The Group has well-established annual and ongoing risk management processes to identify and assess risks. Nonetheless, renewed emphasis, encouraged by the more recently appointed Non-Executive Directors, coupled with the introduction of internal audit reviews, has strengthened these processes.
The Group's principal risks have been mapped onto a detailed risk universe from which key areas for business focus can be identified. This helps facilitate further discussions on risk appetite and draws out the risks that require a greater level of attention in terms of audit or assessment.
Our risk assessment
The key risks that have been identified and the mitigating actions are summarised in this section and classified according to:
- The assessment of their level of impact to the viability of the business if they occurred – ranging from severe to minor;
- The likelihood of a risk occurring – ranging from high to low; and
- The direction in which they are trending – risks are classified according to whether they are assessed as becoming more likely to occur, less likely to occur or whether the risk of occurrence remains unchanged.
Although the attributes assigned to the identified risks are judgemental and qualitative in nature, the Board regards the methodology as useful in determining the focus that should be given to each risk.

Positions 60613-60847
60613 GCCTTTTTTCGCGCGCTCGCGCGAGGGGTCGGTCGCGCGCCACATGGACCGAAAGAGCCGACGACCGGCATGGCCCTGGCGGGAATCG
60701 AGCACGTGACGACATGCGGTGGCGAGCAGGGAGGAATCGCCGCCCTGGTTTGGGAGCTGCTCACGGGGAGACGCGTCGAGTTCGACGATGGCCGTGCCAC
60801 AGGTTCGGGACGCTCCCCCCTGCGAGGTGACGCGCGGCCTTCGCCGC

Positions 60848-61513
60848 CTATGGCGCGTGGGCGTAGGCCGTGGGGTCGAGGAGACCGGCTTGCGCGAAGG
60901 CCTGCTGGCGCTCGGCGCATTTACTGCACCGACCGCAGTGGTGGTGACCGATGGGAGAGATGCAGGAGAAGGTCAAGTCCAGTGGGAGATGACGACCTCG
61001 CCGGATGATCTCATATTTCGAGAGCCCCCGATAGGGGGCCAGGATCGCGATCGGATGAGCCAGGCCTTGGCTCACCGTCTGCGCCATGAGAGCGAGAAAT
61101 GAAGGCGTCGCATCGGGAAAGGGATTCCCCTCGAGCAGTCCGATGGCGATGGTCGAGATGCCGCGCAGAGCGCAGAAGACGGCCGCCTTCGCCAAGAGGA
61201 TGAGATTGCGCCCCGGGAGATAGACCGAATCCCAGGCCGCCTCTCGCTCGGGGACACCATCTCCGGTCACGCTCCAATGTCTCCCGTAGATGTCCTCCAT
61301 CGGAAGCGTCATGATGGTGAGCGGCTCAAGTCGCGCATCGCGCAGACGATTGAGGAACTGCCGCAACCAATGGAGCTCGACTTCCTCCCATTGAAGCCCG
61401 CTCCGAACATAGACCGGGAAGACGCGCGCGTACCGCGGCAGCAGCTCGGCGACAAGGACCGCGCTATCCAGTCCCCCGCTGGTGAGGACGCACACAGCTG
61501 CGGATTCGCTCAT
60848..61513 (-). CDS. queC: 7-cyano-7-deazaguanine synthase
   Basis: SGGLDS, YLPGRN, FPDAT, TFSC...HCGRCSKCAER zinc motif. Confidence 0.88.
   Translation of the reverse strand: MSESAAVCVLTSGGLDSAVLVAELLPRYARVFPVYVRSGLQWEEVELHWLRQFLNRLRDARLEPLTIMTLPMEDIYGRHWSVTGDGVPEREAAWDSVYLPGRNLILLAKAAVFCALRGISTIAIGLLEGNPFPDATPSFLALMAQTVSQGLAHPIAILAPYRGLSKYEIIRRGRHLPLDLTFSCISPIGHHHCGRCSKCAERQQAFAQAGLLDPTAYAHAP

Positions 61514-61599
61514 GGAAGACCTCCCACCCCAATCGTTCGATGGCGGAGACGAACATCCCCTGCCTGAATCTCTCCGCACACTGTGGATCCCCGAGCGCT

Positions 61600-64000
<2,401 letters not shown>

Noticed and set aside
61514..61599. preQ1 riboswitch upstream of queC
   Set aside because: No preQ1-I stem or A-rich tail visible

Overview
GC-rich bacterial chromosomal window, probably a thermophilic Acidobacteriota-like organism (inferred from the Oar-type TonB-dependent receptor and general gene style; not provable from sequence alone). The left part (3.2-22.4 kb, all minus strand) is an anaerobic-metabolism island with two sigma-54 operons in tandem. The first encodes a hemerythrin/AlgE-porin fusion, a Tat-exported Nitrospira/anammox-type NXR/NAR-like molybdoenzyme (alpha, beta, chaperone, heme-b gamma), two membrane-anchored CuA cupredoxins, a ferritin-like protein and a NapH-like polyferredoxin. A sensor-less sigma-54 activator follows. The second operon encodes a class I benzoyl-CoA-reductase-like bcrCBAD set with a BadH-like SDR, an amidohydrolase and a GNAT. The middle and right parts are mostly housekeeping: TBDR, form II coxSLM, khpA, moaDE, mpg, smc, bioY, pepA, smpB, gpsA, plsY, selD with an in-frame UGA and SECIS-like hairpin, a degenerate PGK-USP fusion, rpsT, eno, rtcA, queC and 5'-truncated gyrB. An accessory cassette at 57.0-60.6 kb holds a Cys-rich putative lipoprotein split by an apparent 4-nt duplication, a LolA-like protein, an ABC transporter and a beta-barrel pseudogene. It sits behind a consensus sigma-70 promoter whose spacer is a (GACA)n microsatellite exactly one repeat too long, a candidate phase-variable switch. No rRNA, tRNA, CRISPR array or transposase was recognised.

This is not an exhaustive list of risks that the Board has identified and considered but does include all risks which are assessed as having a severe or moderate impact to the business if they occurred.
The Board determines the appropriate level of risk for operating the business and pursuing their vision and strategic objectives. A key focus for the Board is minimising the Group's exposure to financial, operational, human, legislative and reputational risks.
Our risk management framework
Identifying, assessing and mitigating risk at Group level. Setting the risk appetite for the Group
Identifying, assessing and mitigating risk across functional areas
A robust risk assessment has been carried out at Board level and where possible actions set to mitigate and / or reduce the identified risk. The Board acknowledges that it is responsible for the Group's internal controls and for reviewing their effectiveness. XP Power has an ongoing process for identifying, evaluating and managing the significant risks faced by the Group; these identified risks and processes are documented, reviewed and updated at Board meetings.
Audit committee and internal audit
The Audit Committee ensures that the Group is effectively managing risk and internal control procedures. This is achieved through:
- The Audit Committee reviewing the effectiveness of internal controls.
- An internal audit and risk assurance programme.
A key control procedure is the day-to-day supervision of the business; this is supported by managers within the Group's companies. These include:
- Authority matrices are in place to clearly define who is able to authorise particular transactions, transfer funds, commit Company resources and enter into particular agreements.